It certainly is fun! They are about to turn 3, and we have no shortage of love, laughter, or noise in our house! My “firstborn” (by less than 30 seconds), Annabel, is the more sensitive and attentive of the two. She would love to spend her days tracing letters, coloring, and putting together puzzles. Learning time is her favorite, and she is always asking me what activity we are going to do next. Annie is incredibly agile and athletic, just like her daddy, and totally unlike her mom. Sophia, on the other hand, is my carefree, happy-go-lucky girl. Everyone always says she has a sparkle in her eye — and a lot of people tell us that she looks like she’s trouble! She’s such a sweet and spunky little soul, and she loves playing outside, singing, taking care of her dolls, and being anywhere that I am. Her favorite time of day is at dinner, when she loves rehashing her day with my husband and I. “So, let’s talk about our day!” she always says.

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3. How would your students describe you?

I laughed when I read this, because I wasn’t sure I even wanted to think about the answer! I think they would say I’m very quirky, tell a lot of corny jokes, have a song for everything, and use really big words. These are all things they have told me, and… they are pretty darn accurate.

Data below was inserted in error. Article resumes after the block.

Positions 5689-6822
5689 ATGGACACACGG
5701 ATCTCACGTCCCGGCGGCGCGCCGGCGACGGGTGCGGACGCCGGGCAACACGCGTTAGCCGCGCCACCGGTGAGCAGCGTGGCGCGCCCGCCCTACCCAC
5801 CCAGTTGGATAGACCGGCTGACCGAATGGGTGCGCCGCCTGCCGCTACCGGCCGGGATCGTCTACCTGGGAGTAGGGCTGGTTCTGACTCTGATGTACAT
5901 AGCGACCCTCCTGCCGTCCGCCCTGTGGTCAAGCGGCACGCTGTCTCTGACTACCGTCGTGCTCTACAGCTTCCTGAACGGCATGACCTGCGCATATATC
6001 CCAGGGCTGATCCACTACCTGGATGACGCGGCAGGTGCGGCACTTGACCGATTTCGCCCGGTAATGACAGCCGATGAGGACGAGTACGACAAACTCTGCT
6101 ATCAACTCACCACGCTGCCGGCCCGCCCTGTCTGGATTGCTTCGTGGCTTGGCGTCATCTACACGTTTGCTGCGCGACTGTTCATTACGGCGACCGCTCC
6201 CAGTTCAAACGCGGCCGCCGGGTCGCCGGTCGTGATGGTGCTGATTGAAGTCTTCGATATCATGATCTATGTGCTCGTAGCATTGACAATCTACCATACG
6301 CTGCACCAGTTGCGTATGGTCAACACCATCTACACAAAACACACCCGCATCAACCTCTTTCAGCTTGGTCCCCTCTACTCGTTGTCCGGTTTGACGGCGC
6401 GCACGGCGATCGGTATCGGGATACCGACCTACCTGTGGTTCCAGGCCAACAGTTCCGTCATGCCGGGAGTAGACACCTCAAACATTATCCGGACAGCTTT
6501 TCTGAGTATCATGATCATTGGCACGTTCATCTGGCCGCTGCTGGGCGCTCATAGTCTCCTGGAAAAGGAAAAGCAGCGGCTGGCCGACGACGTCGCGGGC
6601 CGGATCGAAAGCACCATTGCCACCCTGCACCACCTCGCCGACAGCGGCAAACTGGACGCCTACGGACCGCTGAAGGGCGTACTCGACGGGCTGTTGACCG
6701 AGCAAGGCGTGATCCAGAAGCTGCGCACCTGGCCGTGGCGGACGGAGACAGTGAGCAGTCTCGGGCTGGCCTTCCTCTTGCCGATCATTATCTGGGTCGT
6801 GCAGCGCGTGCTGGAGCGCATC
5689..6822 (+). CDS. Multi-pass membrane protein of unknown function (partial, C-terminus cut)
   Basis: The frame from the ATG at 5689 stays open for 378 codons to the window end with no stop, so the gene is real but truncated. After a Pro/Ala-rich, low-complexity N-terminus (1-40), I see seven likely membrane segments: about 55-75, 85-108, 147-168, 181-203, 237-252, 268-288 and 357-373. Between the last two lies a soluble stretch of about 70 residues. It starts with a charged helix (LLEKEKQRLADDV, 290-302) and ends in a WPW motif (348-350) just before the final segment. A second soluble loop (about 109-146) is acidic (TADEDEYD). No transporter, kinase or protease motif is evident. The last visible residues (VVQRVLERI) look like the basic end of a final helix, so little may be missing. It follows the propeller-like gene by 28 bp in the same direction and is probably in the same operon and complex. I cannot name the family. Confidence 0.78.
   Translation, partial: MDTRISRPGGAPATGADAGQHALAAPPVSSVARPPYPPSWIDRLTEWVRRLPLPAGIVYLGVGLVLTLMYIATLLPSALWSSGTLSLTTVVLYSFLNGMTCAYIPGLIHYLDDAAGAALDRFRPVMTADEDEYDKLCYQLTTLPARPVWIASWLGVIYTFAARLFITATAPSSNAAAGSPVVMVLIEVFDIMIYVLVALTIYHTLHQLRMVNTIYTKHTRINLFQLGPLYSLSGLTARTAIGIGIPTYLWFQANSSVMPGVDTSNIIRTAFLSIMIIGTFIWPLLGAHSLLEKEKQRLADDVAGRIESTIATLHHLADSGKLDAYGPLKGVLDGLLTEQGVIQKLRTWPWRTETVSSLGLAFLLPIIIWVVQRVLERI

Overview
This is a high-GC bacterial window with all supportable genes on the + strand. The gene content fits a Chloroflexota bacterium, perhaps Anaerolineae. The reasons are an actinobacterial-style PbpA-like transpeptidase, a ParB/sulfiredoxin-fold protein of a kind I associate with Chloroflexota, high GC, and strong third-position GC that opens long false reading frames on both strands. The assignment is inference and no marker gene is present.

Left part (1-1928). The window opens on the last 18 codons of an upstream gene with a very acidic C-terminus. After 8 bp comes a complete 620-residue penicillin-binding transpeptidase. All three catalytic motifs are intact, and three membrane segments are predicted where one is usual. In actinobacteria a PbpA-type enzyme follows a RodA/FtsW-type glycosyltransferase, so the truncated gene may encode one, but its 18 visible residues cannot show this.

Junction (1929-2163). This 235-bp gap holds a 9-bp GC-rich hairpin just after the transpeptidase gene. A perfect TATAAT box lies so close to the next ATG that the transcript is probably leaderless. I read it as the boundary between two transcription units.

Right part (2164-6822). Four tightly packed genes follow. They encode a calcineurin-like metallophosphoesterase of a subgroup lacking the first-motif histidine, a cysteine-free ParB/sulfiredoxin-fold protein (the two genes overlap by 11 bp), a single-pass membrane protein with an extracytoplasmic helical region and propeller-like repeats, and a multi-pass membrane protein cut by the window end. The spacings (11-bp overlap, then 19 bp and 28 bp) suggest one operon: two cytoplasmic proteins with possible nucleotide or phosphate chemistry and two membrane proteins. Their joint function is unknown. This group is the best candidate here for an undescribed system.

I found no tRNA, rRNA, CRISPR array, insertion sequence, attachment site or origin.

I once broke into “Part of Your World” when I confiscated yet another toy to go into the desk drawer… “Look at this stuff. Isn’t it neat? Wouldn’t you think my collection’s complete?” I believe that we should all learn to laugh at ourselves, and what better way to encourage that than to make yourself look a little silly sometimes?

I also believe that students understand an incredible number of words when given the chance to comprehend them in context, hence the big words. I have received several Scrabble related gifts over the years.

My students also quickly learn that I’m a bit of a perfectionist when it comes to making things “pretty.” I recently had a student tell me that she was turning into a Mini Me when she decorated the border of a notebook activity.

4. What are your three favorite products and why?